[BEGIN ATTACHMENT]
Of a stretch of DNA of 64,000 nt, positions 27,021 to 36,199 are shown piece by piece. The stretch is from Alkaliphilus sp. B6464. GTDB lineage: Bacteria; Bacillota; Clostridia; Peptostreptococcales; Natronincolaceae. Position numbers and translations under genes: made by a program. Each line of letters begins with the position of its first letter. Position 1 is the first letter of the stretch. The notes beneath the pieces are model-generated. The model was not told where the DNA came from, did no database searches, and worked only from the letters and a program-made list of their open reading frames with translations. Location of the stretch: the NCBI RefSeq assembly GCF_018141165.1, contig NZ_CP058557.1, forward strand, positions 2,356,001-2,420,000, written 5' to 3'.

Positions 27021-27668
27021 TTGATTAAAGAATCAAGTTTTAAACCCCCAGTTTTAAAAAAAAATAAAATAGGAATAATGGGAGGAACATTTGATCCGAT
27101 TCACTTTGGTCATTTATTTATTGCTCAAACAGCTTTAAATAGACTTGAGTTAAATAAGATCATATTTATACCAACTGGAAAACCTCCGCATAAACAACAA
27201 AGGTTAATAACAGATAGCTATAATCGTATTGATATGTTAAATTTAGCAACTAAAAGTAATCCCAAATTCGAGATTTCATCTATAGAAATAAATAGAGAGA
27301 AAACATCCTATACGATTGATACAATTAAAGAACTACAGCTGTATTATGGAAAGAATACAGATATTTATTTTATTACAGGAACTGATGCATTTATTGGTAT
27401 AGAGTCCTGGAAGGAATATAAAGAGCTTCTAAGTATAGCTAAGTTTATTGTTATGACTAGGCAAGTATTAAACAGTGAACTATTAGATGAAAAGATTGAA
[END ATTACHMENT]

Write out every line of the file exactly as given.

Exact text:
Of a stretch of DNA of 64,000 nt, positions 27,021 to 36,199 are shown piece by piece. The stretch is from Alkaliphilus sp. B6464. GTDB lineage: Bacteria; Bacillota; Clostridia; Peptostreptococcales; Natronincolaceae. Position numbers and translations under genes: made by a program. Each line of letters begins with the position of its first letter. Position 1 is the first letter of the stretch. The notes beneath the pieces are model-generated. The model was not told where the DNA came from, did no database searches, and worked only from the letters and a program-made list of their open reading frames with translations. Location of the stretch: the NCBI RefSeq assembly GCF_018141165.1, contig NZ_CP058557.1, forward strand, positions 2,356,001-2,420,000, written 5' to 3'.

Positions 27021-27668
27021 TTGATTAAAGAATCAAGTTTTAAACCCCCAGTTTTAAAAAAAAATAAAATAGGAATAATGGGAGGAACATTTGATCCGAT
27101 TCACTTTGGTCATTTATTTATTGCTCAAACAGCTTTAAATAGACTTGAGTTAAATAAGATCATATTTATACCAACTGGAAAACCTCCGCATAAACAACAA
27201 AGGTTAATAACAGATAGCTATAATCGTATTGATATGTTAAATTTAGCAACTAAAAGTAATCCCAAATTCGAGATTTCATCTATAGAAATAAATAGAGAGA
27301 AAACATCCTATACGATTGATACAATTAAAGAACTACAGCTGTATTATGGAAAGAATACAGATATTTATTTTATTACAGGAACTGATGCATTTATTGGTAT
27401 AGAGTCCTGGAAGGAATATAAAGAGCTTCTAAGTATAGCTAAGTTTATTGTTATGACTAGGCAAGTATTAAACAGTGAACTATTAGATGAAAAGATTGAA